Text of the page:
John MacFarlane debates how we might make sense of the idea that truth is relative, and how we might use this idea to give satisfying accounts of parts of our thought and talk that have resisted traditional methods of analysis. Although there is a substantial philosophical literature on relativism about truth, going back to Plato's Theaetetus, this literature (both pro and con) has tended to focus on refutations of the doctrine, or refutations of these refutations, at the expense of saying clearly what the doctrine is. In contrast, Assessment Sensitivity begins with a clear account of what it is to be a relativist about truth, and uses this view to give satisfying accounts of what we mean when we talk about what is tasty, what we kw, what will happen, what might be the case, and what we ought to do. The book seeks to provide a richer framework for the description of linguistic practices than standard truth-conditional semantics affords: one that allows t just standard contextual sens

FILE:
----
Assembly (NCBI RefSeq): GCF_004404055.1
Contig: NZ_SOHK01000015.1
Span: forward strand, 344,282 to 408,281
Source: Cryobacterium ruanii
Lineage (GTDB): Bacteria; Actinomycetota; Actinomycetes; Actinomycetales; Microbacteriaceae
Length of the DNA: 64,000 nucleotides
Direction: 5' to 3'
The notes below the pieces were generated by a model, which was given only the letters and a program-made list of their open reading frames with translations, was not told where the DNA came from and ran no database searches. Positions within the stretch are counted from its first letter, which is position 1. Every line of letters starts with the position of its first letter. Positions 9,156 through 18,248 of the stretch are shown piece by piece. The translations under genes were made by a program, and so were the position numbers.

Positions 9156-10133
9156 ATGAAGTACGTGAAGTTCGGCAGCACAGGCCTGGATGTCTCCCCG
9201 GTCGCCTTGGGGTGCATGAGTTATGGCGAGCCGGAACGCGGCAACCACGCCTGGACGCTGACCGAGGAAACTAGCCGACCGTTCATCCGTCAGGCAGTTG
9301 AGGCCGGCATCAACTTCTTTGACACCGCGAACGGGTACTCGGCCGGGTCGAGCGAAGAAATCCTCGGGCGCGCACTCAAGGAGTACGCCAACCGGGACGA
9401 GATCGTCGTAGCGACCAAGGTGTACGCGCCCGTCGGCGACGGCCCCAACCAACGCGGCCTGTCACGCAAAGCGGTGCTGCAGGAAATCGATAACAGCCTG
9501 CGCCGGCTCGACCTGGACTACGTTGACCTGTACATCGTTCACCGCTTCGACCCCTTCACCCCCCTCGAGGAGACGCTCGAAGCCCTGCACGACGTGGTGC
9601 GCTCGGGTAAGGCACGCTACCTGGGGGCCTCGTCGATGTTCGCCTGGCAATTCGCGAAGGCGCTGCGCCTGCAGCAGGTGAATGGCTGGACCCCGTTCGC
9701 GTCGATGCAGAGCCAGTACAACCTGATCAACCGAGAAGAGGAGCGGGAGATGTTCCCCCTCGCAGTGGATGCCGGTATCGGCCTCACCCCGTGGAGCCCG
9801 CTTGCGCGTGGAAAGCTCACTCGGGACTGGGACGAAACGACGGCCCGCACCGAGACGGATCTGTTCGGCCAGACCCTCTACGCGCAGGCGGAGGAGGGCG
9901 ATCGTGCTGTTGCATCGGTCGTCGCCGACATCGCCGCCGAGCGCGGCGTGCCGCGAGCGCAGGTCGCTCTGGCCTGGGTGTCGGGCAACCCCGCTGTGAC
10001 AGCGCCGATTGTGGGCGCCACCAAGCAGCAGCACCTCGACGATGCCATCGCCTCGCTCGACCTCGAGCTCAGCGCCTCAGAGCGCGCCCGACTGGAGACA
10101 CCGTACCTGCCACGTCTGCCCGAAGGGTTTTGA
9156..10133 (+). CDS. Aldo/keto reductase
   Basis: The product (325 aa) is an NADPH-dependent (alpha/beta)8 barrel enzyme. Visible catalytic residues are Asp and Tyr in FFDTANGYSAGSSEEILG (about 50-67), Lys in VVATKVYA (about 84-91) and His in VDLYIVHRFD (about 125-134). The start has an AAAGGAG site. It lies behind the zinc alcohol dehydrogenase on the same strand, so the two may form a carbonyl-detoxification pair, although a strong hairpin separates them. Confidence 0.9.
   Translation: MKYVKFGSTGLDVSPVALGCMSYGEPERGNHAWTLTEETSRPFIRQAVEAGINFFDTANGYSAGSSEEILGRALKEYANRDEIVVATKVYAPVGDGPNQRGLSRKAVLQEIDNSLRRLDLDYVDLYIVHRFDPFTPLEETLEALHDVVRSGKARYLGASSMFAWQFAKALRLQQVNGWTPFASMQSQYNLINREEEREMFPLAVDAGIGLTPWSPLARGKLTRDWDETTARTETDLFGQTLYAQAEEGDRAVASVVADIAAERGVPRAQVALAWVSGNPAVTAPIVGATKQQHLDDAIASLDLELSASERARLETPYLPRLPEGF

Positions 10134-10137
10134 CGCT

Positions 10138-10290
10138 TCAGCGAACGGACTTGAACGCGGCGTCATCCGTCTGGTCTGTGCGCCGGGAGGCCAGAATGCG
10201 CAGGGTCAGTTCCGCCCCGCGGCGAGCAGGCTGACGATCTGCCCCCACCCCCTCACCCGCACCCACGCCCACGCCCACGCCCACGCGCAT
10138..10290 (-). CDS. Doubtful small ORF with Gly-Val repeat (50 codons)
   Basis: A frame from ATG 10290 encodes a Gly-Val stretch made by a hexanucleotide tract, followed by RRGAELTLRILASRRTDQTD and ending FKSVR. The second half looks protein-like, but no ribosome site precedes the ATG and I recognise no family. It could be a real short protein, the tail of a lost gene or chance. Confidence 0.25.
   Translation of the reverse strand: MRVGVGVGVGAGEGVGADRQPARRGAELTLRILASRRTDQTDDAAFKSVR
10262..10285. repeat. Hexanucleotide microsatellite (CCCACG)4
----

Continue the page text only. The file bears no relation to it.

John MacFarlane received his B.A. in Philosophy from Harvard College, in addition to an MA in Classics and a PhD in Philosophy at the University of Pittsburgh. In 2000 he took up a position at the University of California, Berkeley, where he is currently Professor and Chair of the Department of Philosophy and a member of the Group in Logic and the Methodology of Science. His work has ranged widely over a number of philosophical topics, including the history of philosophy, the philosophy of logic and mathematics, epistemology, and the philosophy of language.